The community has the chance to listen to history as speakers discuss their experiences during the Civil Rights movement in Covington this weekend.
The city of Covington and Main Street Covington will hold its third annual Black History Month Program on tomorrow, Feb. 23 at 3 p.m. at the Newton County Historic Courthouse located at 1124 Clark Street. The theme for this year’s program is, “At the Crossroads of Freedom and Equality: The Emancipation Proclamation and the March on Washington.”
Janet Goodman, one of the organizers for the event, said Newton High School students Christopher Lightsey, Mykal Smith and Sara Birdsong, who have written essays on what they think Dr. Martin Luther King Jr.’s “I Have a Dream” speech meant, will speak at the event. There will also be poems read and interruptive dancing.
Covington natives Richard Johnson, Flemmie Pitts and Forrest Sawyer Jr. will be some of the guest speakers for the event and will tell their personally stories of the changes they have seen in Covington during the Civil Rights movement.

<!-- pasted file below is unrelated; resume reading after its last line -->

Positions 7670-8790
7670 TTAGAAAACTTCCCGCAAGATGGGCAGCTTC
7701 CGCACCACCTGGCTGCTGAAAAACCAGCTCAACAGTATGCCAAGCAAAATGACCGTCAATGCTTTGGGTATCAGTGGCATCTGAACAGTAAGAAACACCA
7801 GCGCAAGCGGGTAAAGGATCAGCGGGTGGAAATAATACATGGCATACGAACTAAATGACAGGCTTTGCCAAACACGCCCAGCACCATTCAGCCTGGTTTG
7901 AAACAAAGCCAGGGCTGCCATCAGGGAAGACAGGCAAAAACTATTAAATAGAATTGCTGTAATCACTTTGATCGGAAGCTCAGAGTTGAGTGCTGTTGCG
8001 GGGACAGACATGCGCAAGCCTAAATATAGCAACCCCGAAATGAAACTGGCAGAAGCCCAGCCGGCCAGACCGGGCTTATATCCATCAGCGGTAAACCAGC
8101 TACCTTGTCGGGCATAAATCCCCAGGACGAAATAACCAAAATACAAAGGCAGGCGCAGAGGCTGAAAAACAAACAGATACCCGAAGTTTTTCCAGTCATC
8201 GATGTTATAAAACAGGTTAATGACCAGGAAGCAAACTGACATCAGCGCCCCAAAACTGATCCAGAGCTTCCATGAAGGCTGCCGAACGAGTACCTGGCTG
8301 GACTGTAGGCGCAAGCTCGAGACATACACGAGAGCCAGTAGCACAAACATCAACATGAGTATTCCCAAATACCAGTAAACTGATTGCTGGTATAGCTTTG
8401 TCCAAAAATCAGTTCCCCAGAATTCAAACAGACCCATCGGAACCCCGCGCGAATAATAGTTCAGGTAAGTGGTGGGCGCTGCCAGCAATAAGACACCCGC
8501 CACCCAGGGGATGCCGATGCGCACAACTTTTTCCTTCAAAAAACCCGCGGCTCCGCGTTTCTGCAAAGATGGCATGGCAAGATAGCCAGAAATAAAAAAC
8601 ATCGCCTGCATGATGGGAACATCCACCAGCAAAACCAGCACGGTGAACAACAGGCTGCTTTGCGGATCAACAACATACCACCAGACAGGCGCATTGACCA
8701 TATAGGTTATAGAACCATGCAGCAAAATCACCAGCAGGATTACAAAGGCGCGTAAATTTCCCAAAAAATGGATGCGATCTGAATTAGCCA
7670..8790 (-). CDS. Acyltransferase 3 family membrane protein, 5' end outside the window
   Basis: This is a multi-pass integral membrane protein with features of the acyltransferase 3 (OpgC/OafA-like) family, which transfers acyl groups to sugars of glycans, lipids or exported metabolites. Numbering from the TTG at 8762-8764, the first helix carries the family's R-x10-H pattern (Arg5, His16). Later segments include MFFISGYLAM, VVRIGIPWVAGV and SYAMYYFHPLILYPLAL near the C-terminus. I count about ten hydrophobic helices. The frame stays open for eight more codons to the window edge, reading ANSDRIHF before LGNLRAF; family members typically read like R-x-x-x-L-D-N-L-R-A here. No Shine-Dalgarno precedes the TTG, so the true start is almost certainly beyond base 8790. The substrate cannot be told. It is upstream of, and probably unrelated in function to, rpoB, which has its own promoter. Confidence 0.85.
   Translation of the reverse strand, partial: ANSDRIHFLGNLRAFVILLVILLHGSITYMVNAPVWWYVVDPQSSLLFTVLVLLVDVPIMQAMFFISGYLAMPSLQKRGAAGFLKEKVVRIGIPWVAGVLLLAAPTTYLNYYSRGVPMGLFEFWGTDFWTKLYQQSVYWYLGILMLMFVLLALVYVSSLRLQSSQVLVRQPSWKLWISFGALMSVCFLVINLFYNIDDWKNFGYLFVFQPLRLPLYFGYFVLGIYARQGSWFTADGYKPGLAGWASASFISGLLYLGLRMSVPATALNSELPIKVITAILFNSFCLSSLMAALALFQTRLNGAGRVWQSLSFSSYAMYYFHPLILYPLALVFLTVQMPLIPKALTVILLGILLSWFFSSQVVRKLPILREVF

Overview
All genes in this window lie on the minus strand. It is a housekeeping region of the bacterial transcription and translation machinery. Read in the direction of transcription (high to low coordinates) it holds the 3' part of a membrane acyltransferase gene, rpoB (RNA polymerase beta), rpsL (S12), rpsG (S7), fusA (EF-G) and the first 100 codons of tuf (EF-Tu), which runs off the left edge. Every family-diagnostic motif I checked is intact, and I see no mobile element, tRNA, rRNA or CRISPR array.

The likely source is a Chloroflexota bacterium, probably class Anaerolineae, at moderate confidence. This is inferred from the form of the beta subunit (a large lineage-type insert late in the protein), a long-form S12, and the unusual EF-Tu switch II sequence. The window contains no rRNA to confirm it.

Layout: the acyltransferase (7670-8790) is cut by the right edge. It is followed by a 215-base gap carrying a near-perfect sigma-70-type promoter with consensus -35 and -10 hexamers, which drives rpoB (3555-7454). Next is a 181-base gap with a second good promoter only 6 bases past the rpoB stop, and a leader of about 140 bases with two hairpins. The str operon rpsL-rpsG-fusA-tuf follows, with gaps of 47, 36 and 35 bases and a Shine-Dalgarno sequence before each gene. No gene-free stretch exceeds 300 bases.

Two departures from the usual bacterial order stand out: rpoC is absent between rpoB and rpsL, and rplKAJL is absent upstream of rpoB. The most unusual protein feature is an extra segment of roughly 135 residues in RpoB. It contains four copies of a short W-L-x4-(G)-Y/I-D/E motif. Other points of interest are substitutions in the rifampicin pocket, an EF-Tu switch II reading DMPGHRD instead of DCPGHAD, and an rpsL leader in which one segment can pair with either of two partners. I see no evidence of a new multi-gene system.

“A lot of young people think that the way things are now, that’s the way they have always been and they don’t realize the struggle and the disappointment that a lot of people in Covington went through,” Goodman said. “They hear about it, but they don’t believe it really happened. So some of these people will basically be telling the story.”
“Sometimes you just need to sit back and listen and find out.”
Goodman said the event will also feature Newton County Board of Education member Shakila Henderson-Baker presenting a challenge urging everyone to continue to make things better for everybody and the importance of an education.
For more information about the program, call Janet Goodman at 770-786-7639 or Josephine Brown at 770-385-2077.